Fans crowded a news conference in Target Field Wednesday morning and chanted: “The team that no one wanted… is going to MLS.”
The soccer team, Minnesota United FC, and their supporters, dubbed Dark Clouds, have both come a long way.
Major League Soccer Commissioner Don Garber and team owner Bill McGuire announced that Minnesota has been awarded a MLS expansion team that will play in a new soccer stadium proposed for the edge of downtown Minneapolis. The team will begin playing in 2018.
“It is my distinct pleasure to welcome Minnesota to Major League Soccer,” McGuire said.
McGuire, former UnitedHealth Group CEO, thanked Garber and the MLS. “As a group of Minnesota who loves this state and have made a commitment to bring this vision to life, this is a momentous day that we’ve all been waiting for,” he said in a statement.
The franchise ownership group also includes Robert and Jim Pohlad, whose family owns the Minnesota Twins, Timberwolves owner Glen Taylor and Wendy Carlson Nelson. McGuire bought the team after the 2012 season, which currently plays in the Division II North American Soccer League, below MLS.
The proposed stadium will be located northeast of the Minneapolis Farmers Market. McGuire did not address how the team plans to finance the stadium, but the club will finalize a plan for the venue by July 1, according to a MLS news release.
Minnesota United FC owner Bill McGuire.
“We have been focused on the farmer’s market area because it represents a downtown site. We believe that a soccer park there can help facilitate development and expansion of that part of our community,” he said. McGuire said the team has been working with the farmers market and will have more details in the weeks to come.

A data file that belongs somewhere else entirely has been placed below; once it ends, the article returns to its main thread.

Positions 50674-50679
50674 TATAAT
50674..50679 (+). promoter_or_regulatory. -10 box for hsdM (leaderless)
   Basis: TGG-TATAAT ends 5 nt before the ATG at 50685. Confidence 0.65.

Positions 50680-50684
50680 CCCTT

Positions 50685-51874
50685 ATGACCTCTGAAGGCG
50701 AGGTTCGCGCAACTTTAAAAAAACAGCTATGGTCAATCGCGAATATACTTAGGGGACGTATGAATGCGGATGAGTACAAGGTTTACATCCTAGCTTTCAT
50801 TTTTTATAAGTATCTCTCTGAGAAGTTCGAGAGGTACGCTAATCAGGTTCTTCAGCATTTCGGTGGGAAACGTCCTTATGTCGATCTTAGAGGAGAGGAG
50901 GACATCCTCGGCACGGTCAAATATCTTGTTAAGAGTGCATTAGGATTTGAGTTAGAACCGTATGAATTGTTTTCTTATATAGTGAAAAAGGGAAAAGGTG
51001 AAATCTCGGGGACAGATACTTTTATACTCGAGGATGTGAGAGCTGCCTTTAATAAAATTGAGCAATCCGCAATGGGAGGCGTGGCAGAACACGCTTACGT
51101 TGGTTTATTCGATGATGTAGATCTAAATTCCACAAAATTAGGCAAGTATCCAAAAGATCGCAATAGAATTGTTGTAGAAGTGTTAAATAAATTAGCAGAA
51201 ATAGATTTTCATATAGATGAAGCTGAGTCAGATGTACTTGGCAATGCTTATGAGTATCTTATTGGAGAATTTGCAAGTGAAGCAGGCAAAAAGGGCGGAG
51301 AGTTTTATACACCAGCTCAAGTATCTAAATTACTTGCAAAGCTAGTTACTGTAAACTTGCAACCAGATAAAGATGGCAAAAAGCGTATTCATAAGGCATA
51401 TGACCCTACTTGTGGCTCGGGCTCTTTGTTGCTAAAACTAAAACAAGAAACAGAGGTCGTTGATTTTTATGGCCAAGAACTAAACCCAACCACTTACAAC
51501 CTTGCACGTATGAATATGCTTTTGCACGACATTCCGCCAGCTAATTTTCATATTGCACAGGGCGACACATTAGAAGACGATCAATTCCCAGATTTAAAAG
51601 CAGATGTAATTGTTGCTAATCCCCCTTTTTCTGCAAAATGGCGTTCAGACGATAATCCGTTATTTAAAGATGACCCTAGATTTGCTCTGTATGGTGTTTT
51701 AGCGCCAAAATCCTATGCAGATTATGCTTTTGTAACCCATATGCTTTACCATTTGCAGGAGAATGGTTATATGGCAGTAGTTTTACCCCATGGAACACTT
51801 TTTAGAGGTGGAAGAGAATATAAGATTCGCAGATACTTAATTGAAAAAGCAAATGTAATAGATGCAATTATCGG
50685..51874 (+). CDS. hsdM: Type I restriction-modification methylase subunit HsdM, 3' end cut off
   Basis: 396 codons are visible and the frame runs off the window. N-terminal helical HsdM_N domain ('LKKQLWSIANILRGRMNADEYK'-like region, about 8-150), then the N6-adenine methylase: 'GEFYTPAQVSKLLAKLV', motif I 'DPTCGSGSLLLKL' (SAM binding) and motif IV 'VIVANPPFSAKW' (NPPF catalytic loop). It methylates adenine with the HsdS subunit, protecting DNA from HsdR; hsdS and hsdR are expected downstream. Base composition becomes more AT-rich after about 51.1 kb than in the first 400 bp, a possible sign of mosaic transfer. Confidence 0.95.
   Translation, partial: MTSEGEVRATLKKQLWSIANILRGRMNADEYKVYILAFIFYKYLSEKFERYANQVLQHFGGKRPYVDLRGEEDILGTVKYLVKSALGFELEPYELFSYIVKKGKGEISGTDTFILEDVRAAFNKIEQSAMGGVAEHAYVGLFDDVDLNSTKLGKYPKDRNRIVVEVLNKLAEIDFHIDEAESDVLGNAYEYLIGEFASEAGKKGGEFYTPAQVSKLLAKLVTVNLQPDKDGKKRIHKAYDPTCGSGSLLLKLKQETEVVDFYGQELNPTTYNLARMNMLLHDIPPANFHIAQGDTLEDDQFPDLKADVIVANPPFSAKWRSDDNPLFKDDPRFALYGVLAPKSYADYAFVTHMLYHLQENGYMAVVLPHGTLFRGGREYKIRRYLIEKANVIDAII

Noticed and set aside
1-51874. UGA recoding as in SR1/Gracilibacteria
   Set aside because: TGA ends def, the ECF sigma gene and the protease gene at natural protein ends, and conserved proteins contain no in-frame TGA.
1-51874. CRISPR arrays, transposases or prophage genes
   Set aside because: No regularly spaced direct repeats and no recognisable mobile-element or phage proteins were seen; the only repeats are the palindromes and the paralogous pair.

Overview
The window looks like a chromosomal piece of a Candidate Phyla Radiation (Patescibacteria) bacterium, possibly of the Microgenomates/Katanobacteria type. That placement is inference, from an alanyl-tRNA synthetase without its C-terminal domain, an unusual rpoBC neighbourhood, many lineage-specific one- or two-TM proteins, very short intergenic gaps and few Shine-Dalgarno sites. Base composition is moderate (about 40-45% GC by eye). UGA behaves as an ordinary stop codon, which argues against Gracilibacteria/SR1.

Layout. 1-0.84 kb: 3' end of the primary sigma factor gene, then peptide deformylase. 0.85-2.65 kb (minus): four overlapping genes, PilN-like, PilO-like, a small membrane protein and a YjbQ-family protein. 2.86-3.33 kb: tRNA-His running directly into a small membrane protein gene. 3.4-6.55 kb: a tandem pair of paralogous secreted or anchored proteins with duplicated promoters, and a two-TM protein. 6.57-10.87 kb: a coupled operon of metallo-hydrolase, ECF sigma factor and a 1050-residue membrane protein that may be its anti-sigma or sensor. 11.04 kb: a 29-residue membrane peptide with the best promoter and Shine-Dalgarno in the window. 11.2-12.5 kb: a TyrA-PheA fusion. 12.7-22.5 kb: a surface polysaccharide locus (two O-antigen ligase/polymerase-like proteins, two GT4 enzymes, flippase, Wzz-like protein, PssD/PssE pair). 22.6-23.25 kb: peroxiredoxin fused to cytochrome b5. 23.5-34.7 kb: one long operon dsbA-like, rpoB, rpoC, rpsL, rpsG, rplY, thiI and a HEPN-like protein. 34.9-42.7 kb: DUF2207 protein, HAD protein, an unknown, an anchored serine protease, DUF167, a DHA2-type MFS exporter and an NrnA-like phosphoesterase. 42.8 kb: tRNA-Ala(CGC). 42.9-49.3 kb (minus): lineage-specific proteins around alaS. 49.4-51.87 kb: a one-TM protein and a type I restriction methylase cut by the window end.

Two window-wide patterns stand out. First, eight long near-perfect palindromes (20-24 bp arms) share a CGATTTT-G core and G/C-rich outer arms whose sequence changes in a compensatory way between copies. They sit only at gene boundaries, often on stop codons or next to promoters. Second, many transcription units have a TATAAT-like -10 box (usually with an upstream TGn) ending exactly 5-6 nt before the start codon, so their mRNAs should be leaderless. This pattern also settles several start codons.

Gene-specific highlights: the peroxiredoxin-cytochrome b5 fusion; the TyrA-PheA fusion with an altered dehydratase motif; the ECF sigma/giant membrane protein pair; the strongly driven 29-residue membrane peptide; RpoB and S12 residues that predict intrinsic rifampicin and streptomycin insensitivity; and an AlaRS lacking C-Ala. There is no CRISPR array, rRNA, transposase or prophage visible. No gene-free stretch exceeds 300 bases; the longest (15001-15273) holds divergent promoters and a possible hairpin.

“There’s a vision in place. We will begin unveiling that and sharing it with people so we can all have a smart dialogue about the right way to do this,” he said.
Garber made it clear that a new stadium, which he said would be a “cathedral for our league,” was a key part of the team’s proposal. He said the 15 soccer-specific stadiums that house MLS teams have been a “cornerstone of our league’s growth.” These stadiums have seating capacities between 18,000 and 27,000, according to a MLS new release.
He did not speak to specific details, saying the team has a “great plan” to build the stadium.
Garber said the Minneapolis market is a “perfect recipe of success” with a long history of supporting soccer, an “international flare” and a growing fan base in millennials. In a statement, Robert Pohlad said soccer has a “broad appeal” and “youthful orientation.” The state is home to 70,000 registered youth soccer players.
“This city that represents all of the things that we have been able to capitalize that allows our league to be a sport for a new America. It’s diverse, it’s young and it is empowered by a people who are the next generation of great sports fans,” Garber said.
Current season ticket holders who purchase 2015 season tickets will have priority for the team’s 2018 season seat selection, according to a MLS new release.
The league has added 13 teams since 2005, including Minnesota. The state’s soccer club is the 23rd team to join the MLS and the first located in the Upper Midwest.
“At this point we should only be celebrating,” said City Council Member Jacob Frey (Ward 3). “The MLS has chosen Minnesota for obvious reasons. We are the hot ticket. … Soccer brings cultures together perhaps more than any activity.”